In order to study the movements and breeding of Melbourne's Black Swans, researchers began fitting collars to Albert Park swans in 2006 and continue to this day, with around 300 wearing collars so far. The MySwan project is one of the longest-running bird studies in the world, and it's dependent on input from the public. Researchers find that public reports contribute very substantial and largely accurate data, and consider the potential of Web-based interactive tools to encourage public participation in science.
Thus far, researchers (with help from citizen-science observations) have determined several things about the black swan. Whereas the old adage that they mate for life is true, these birds also have affairs with other swans, for example. By testing the DNA of cygnets and their parents, it was revealed some young were not the offspring of both their parents at all.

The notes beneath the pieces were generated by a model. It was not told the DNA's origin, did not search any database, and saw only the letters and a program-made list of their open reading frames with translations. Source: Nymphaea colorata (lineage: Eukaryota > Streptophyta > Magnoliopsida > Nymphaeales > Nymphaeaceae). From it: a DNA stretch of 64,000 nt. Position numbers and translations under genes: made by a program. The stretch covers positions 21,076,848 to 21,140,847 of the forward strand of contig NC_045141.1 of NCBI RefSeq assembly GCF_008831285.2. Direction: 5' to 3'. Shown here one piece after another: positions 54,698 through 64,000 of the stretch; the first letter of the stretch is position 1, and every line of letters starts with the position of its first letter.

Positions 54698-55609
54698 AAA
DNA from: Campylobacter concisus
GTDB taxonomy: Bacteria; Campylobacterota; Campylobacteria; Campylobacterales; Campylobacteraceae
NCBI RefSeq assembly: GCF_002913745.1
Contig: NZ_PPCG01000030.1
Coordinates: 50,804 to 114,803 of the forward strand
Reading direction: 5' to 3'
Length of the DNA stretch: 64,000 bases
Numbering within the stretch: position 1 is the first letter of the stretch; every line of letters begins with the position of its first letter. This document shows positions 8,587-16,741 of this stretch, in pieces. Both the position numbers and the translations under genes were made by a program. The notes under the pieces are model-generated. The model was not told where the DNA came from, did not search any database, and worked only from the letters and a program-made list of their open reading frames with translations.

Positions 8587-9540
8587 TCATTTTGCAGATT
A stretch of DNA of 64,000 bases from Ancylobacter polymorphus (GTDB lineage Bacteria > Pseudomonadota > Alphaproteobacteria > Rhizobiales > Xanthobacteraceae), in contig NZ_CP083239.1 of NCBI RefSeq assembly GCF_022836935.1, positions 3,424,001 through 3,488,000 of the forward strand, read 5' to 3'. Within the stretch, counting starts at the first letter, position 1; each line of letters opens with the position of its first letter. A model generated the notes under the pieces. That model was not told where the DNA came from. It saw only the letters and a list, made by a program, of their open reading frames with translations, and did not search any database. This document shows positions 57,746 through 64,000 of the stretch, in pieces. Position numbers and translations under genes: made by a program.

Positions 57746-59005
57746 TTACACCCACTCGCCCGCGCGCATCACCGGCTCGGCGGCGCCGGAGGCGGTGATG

- PRINCIPAL SCIENTIST: Raoul Mulder, Associate Professor
- SCIENTIST AFFILIATION: University of Melbourne Department of Zoology, Australia
- DATES: Ongoing
- LOCATION: ALL - Australia
- PROJECT TYPE: Fieldwork
- COST: Free
- GRADE LEVEL: All Ages
- TIME COMMITMENT: Variable
HOW TO JOIN:
Have you seen a swan wearing a neck collar? By reporting the details of a sighting, citizen scientists can make a valuable contribution to research on the behavior and movements of swans. Step through the questions on the site to provide details of the sighting, and press 'submit'. Those reporting get an instant report about the swan, with interesting information about its history and recent movements.